However, I broke this promise when I went to see the next film X-Men First Class with my wife (who is a fan of the X-Men since she was a kid).  I found the premise to be interesting but the show wasn't great...mostly bland and un-memorable. This one killed the X-Men for my wife and I've never been to another theater showing of the film. We watched The Wolverine (the next installment) on cable TV, and it was so terrible I swore off the franchise all together. 

I skipped Days of Future Past. I watched Deadpool (free on cable) because so many people told me I had to see it, that it was so good at lampooning the genre, that it was so funny and irreverent and better than the last few movies. I thought it sucked. The last 20th Century Fox mutant film I watched was a small part of Apocalypse, on TV, while drunk, when the family was out of town and I was hanging with my brother and he wanted to watch it. I dozed off during the movie, finding it both badly done and boring.

For me, the franchise got very old, very fast. It was so much a "one-trick pony" that it was simply disappointing on a fundamental level...far more so than the MCU. Just as the mutant-themed comics turned me off over time by shifting focus to their most popular character (Wolverine) the films badly stumbled by A) over-milking the mutant prejudice theme, and B) over-focusing on Wolverine and all his issues...when for me, the joy, the beauty of the X-Men comics was never found in these things. 

See, I was an X-Men fan back in the day...and from a young age. While my elementary school days was a more eclectic collection of comics, in middle school (extremely formative years for Yours Truly) and early high school it was all mutants, all day. X-Men, X-Force, Excalibur, New Mutants...these were the comics my friends and I collected. These were the comics we had to pick up, that we pooled our money to buy, that we swapped and shared. We played a LOT of Marvel Superheroes RPG in those days, and much of our gaming was informed by the stuff we were reading in X-Men comics...despite the fact that there wasn't a single mutant character in our campaign (that I can recall).

[our campaign world didn't contain any Marvel properties at was our own version of "Earth"...and the game being what it is (we were using the Ultimate Powers Book, of course) there were too many interesting character choices to have simple "genetic mutants" infesting our game]

I quit reading X-Men sometime around the early '90s, before I graduated from high school (class of '92) and maybe even before that (I moved on to Silver Surfer about a year before going on a semi-permanent hiatus from comic books). I remember being bemused...and then disgusted...about the Wolverine solo series. Wolverine was a cool of my favorites even...but enough to hold his own series? Doing what? Stabbing folks? He was a bit character with a fairly specialized skill set (as were all the characters in those days)...I had issues where all he did was shovel hay with a cowboy hat and drink beer with Kurt; he never even ranked "team leader" for most of the run! Anyway, it was about that time I stopped buying single issue comics, so it appears I wasn't the "target demographic" the publisher was aiming for.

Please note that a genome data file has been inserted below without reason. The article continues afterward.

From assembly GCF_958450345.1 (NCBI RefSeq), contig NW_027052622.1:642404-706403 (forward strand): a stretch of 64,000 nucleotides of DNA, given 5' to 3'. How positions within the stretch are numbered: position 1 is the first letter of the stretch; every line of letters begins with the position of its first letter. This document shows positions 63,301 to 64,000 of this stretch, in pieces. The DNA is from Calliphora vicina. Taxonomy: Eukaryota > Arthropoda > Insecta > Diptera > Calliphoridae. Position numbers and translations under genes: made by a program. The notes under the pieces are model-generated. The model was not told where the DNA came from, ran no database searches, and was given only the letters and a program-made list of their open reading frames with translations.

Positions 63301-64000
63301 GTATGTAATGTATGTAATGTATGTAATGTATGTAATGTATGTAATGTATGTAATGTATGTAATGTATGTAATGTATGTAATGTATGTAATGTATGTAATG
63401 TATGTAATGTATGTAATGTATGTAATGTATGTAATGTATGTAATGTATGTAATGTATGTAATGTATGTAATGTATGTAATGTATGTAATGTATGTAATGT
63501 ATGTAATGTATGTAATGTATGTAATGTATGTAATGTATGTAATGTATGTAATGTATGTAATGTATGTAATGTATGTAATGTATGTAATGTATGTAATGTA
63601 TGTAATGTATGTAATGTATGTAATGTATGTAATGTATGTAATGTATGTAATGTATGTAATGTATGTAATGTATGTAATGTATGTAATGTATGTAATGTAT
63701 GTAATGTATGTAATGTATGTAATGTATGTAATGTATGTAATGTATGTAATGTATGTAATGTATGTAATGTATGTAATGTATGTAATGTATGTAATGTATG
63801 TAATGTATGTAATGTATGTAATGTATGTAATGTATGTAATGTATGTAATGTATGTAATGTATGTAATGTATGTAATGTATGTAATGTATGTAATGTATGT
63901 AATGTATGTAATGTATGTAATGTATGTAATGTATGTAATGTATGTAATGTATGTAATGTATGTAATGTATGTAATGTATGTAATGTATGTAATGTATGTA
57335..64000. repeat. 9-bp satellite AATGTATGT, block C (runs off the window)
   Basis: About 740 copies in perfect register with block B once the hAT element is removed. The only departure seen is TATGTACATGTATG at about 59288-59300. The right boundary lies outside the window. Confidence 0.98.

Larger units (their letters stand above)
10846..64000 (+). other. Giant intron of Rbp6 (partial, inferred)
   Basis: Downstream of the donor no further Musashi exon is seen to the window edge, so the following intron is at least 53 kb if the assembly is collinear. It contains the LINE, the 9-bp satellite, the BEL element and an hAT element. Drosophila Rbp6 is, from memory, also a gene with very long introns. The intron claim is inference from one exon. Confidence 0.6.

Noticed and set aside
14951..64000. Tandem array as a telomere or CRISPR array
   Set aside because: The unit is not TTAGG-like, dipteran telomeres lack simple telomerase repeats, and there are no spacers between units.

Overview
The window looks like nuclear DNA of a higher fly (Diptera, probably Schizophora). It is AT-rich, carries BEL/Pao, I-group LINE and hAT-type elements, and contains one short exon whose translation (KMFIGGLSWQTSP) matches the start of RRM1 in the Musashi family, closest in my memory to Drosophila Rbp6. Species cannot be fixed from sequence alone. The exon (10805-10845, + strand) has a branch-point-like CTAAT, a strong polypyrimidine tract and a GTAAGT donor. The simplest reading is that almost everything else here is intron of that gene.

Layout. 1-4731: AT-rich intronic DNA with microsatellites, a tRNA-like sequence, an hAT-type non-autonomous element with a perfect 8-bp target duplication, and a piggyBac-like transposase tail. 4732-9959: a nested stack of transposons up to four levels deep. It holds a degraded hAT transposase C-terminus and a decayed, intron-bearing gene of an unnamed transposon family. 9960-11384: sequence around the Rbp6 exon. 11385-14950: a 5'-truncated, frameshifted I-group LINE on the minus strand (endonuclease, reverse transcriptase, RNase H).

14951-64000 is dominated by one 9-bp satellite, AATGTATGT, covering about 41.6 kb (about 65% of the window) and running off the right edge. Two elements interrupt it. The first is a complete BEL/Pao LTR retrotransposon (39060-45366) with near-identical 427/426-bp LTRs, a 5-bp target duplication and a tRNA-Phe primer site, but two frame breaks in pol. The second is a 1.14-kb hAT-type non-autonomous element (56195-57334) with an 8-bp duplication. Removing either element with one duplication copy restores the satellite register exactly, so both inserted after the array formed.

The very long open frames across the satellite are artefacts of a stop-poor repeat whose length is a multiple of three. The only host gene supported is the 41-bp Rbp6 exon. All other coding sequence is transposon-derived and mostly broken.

I realize now, that my experience with X-Men more-or-less coincided with the Chris Claremont run (1975-1991) on the series. 16 years on one title provides a lot of coherence of vision, not to mention a whole lot of story lines, most of which have been completely ignored by the film franchise...despite being the things that made the series "beloved" to fans that grew up with those comics....

I know, I know. "Cry me a river, JB. Wah-wah-whine." Once again I'm bitching and moaning about 'nostalgia' and ignoring the fact that things change. Uh-huh, yep, sure: things do change; I get that. When I started this blog, I didn't even have my oldest is 10 years old and playing D&D. I am well aware that I am prone to being mired in nostalgia, lost in the past. I've seen Cobra Kai (great series, by the way)...the irony inherent in its protagonists is not lost on me. But listen folks: what are these film studios trading in, if not the nostalgia of an aging fan base? Why not create new and original story lines, or new and original characters? Changing characterizations of existing characters (Cyclops and Storm especially) or changing storylines to fit characters that weren't in the original storyline (Magneto's "Brotherhood of Evil Mutants" predates the involvement of most of the X-Men that appear in the first film) doesn't seem to be the way to go when pandering to a fan base.

Though perhaps the filmmakers felt people would be grateful enough just to see their comics on the big screen? Not a terrible originally worked for this fan (until it stopped working).